Today was my last day working at my little Betsey Johnson store.
I spent the last few days reminiscing, organizing and having allergy attacks from dust that had settled in that shop for almost six years. I dug through old file folders containing store goals and employee evaluations that I focused so much attention on, motivational staff meeting notes that were carefully crafted... how do I motivate these girls and still keep them laughing in the process? I was never the micromanaging type. There were so many pictures on the computer of ones who I've loved, some who have moved away and one special picture of a dear friend who we all lost years ago. Oh, and the ones of me standing puffy and pregnant, measuring my protruding stomach as the months went on. God, that poor computer. It was littered with fortune cookie stickers and years of Ramen and Chinese food crumbs, it barely worked but it held on until the end. I spent time flipping through the pages and pages of client information that I had accumulated through the years in Austin and NYC. Wow, did I really have the producer of 60 minutes' credit card number on hand in case her daughter had a last minute gala to go to? What about that one lady Shirley who always wore the crazy hats that came in every Sunday to say hello. She was obsessed with that lobster necklace that I somehow managed to track down in a far away state. Gosh, so many names, so many stories. I can remember what dress you bought, the year it came out in and some of its special features. But somehow I can't remember where I keep misplacing my travel coffee mug. There are so many people who I connected with, who I learned about and shared their lives with. My dear dear customers. Last week I found an un-sent postcard to Brenda and Rachel, an older couple from San Antonio that would drive all the way to Austin to say hello to me because I helped them buy two pairs of socks years ago. We just...connected. I never sent that postcard, because the day after I wrote it, Brenda called me to tell me that Rachel had been killed in a car accident. She never talked to me again after that call, she said she couldn't come in anymore, the store reminded her too much of Rachel.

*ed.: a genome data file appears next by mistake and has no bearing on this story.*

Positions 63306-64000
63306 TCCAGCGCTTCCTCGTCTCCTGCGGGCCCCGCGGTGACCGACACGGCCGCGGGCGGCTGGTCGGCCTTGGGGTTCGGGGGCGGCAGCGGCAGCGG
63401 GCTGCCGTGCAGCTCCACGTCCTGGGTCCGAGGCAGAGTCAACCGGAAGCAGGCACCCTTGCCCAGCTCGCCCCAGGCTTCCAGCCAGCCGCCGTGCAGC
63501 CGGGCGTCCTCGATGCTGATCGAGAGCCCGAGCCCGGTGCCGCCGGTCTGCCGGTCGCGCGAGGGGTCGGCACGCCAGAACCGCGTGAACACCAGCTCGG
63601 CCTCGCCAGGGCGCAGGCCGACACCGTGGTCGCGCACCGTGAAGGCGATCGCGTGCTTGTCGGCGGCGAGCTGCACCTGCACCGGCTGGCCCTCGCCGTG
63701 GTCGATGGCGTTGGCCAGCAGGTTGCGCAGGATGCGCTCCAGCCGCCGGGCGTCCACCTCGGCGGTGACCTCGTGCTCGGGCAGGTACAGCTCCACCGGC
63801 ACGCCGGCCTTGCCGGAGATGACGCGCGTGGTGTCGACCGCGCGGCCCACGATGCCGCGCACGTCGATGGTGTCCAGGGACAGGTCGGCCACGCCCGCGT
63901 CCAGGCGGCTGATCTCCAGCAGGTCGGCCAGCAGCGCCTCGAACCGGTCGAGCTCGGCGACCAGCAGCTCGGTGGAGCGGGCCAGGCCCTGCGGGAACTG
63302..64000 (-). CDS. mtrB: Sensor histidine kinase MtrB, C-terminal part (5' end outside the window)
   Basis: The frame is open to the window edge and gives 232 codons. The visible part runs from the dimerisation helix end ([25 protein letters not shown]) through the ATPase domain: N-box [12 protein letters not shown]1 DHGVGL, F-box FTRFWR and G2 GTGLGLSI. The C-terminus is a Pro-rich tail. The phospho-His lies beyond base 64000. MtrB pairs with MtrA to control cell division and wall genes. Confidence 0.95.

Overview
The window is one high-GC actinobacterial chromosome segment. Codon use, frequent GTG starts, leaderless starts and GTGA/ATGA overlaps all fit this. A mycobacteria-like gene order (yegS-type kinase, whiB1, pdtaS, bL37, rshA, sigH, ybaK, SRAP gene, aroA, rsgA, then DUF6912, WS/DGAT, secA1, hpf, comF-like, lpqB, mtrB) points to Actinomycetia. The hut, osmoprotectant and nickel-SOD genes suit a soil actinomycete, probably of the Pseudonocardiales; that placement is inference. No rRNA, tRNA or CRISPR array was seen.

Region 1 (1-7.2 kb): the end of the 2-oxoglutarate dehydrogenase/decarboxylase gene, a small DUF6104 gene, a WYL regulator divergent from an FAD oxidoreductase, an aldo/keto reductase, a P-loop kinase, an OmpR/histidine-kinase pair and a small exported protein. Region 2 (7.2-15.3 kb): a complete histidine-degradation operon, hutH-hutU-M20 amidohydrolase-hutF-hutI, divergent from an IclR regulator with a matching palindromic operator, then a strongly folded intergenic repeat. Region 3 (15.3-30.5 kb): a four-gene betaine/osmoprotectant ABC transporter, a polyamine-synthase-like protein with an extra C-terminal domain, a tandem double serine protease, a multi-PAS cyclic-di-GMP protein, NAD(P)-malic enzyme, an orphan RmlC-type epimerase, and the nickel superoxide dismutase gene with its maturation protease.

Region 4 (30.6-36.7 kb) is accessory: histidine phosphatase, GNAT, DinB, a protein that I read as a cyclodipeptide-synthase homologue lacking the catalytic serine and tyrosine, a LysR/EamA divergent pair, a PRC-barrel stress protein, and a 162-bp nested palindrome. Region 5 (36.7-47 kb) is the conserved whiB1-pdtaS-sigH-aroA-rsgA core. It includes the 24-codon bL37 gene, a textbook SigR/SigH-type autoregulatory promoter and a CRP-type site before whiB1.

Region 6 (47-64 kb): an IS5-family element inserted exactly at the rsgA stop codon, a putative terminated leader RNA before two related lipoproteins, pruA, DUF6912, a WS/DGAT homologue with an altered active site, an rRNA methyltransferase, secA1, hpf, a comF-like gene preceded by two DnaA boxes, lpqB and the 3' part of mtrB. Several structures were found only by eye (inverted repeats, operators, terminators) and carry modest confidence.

I started working at Betsey when I was 21 but I had loved her long before that. I bought my first pair of purple sunglasses at a BJ store in Tyson's Virginia during an 8th grade field trip to DC. They came in a black velvet bag with a silver drawstring and her name was printed across the front. I used to trace over her name with my fingers and for some reason, I felt connected to her. I just dug through an old pink tin box from middle school that sits above our TV and found that little black bag. It is 13 years old. The letters are faded but it carefully holds those gaudy purple glasses. My favorite purple glasses. The ones I will hang on to forever until Quinn probably breaks them, not knowing how much they mean to me.
As I watched our liquidator Jim wipe out all of our computer's hard drives today, haul off fixtures and sell our lights, leaving us in a dark, low lit, dusty pink box, I couldn't help but think of how much of an impact the store has had on me over the last few years and how ready I am to move on from it. There are just so many memories there, ones that I think have swaddled and comforted me for too long, they've held me back. I've been grasping on to them for dear life, too scared to move on and challenge myself. I've been a "Betsey girl" for years, many of us have been...but why haven't I been a Tara girl this whole time instead? I started to define everything I was by a lady who I never really knew. No matter how many times I saw her in NYC, no matter how many times she came into my store to say hi, give me a hug and shop, she could never remember my name. She would stumble and call us all Betsey girls. All I ever wanted at the time was for her to remember that my name was Tara and that I was one of the many working so hard for her. But she never did, and that is when I should have moved on a long time ago.
So now it's time to work hard for myself. It is time for ALL of us to work hard for ourselves and to not be defined by a culture that has long since dwindled away. It was an experience that allowed me to meet amazing friends who I will be connected with forever and most importantly, it helped me realize what I was really great at, and I will carry that secret with me forever.
It is time to pack away those crazy dresses and enjoy my nights, my weekends, my holidays, my Sundays... smokin' BBQ ribs with my man and watching my little girl dance in circles on the drive way and bring me tiny white flowers that she picked from our front yard.
Take us back to Afterfest. (Photography by Maddie Sensibile) - Take us back to Afterfest. (Photography by Maddie Sensibile)
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